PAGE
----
Cirque du Soleil has long been a favorite of mine. My first time attending one of their shows was about 20 years ago with my mother and aunt. I was just a kid of 11 years, but remember being completely blown away at the unbelievable feats of acrobatic mastery contained within the temporary tent constructed in the South Coast Plaza parking lot. Over the years I would go on to see Mystère, O, Zumanity, Kà, and Love; all of which quickly became instant favorites of mine. So when I heard Cirque du Soleil was bringing an all new show to my city of Hollywood based around the art of cinema, I was more than ecstatic.
Playing at the Kodak Theatre, home to the annual Academy Awards show, IRIS by Cirque du Soleil is a live performance of uninhibited skill, daring, and imagination. Some of the world’s best acrobats converge on stage for a show like no other I have seen before, blending technology, music, and comedy with their hallmark brand of acrobatics. IRIS takes the viewer through an interpretive history of cinema starting all the way back to the shadow stories in prehistoric cave walls, to modern cinema. All the while, we follow the story of a young composer pursing his true love, a beautiful actress attempting to become a movie star.
The dreamlike sequences of acrobatics are brilliantly matched to an orchestral score by Danny Elfman. I can’t think of a better composer for such a unique show filled with crazy costumes and wildly imaginative sets. The live orchestra brings the show an added layer of energy and life that resonates throughout the theatre to the very last note.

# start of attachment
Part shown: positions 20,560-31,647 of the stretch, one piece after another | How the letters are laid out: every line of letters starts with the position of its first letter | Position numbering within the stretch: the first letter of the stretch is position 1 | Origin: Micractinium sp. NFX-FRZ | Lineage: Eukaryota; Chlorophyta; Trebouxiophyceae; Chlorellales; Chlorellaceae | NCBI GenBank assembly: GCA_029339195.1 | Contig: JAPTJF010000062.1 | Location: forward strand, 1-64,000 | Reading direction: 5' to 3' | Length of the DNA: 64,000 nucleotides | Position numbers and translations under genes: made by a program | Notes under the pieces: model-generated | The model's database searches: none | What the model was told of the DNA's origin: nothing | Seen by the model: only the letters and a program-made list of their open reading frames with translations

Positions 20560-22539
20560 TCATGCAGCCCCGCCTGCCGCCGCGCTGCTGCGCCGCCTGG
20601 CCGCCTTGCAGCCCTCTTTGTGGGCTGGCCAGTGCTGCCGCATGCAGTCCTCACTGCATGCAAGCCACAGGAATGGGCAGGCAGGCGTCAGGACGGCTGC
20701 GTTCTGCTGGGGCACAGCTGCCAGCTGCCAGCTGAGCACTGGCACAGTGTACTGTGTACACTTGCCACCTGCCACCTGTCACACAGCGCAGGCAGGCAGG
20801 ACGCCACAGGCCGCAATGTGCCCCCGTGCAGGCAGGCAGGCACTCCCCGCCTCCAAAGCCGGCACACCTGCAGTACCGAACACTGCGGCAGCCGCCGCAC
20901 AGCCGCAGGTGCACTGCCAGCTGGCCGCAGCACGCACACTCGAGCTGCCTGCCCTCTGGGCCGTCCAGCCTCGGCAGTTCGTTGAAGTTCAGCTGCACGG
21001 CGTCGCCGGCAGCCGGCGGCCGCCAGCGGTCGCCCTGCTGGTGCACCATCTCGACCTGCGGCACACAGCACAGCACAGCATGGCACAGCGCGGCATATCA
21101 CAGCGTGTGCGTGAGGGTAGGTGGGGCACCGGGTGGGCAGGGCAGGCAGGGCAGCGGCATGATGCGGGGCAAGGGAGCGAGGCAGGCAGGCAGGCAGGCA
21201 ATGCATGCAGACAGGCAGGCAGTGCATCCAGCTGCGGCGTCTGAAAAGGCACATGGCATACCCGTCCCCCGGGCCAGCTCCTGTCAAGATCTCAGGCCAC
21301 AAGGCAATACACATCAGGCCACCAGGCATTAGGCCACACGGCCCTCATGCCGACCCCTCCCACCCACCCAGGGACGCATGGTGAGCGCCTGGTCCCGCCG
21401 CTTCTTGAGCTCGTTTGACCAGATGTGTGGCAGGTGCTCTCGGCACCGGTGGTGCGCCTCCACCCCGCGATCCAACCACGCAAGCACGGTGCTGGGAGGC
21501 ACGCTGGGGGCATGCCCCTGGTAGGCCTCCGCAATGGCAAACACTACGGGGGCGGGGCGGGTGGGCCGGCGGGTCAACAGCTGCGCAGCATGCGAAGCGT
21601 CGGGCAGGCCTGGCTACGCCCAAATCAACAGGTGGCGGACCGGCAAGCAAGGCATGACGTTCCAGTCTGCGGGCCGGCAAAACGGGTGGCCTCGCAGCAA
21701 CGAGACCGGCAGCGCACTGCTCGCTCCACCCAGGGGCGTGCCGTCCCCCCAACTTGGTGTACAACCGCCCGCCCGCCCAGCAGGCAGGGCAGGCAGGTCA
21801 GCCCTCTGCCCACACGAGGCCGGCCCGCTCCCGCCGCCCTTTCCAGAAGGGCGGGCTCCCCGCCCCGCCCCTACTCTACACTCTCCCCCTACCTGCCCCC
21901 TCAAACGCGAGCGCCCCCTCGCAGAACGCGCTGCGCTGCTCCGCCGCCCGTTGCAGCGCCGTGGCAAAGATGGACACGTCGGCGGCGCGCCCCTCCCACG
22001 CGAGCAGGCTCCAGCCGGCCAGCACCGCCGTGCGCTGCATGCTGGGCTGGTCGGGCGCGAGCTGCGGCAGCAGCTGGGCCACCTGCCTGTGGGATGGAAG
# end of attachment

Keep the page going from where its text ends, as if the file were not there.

The experience of watching IRIS is difficult to explain, as I believe it is probably different for each person. Part of the reasoning behind that is because there is so much going on at the same time during most of the acts that it would be impossible to see everything. One particular act that comes to mind is the Movie Set scene that opens up the second act. There are easily 20-40 people on stage during this scene, each one dressed in a different costume, and each one doing some sort of acrobatic feat on a different part of the stage. I tried as hard as I could to absorb everything but there was simply too much going on for me to process the entire scene. Imagine hitting a bee hive with a stick and the madness that would ensue. It was kind of like that.
And speaking of frenzied insects, the Kiriki act which featured eight acrobats dressed as colorful bugs, was a nail-biting experience as I watched them tumble and spin as they stacked themselves into a pyramid of bodies formed with precision. In fact, there were several moments of the night where I was on the edge of my seat filled with amazement at the seemingly impossible feats the performers executed with fluidity and ease. But like the contrast of light and shadow used throughout the show, there are also moments of calm and grace that contrast beautifully with the moments of higher tension and energy.
Perhaps my favorite part of the show was the way they used live video and projection in some of the acts to create effects that have to be seen to appreciate how amazing they are. Acrobats moving in front of a large black screen are recorded live and a series of still images of their silhouettes are projected behind them in sequence to give the impression of film frames being overlayed on top of each other to show their motion. Another time, a series of small rooms lined up side by side act as individual frames of a film strip as the characters record a quick 5 second snippet of video which is then echoed and replayed in each room in sequence as they make their way down the line of rooms, interacting with the video they just recorded. Again, my description doesn’t do it any justice; you really have to check it out live to appreciate it.
Without a doubt, IRIS has become one of my favorite live shows of all time. It is a spectacle of action and talent that will leave your heart racing and wanting more.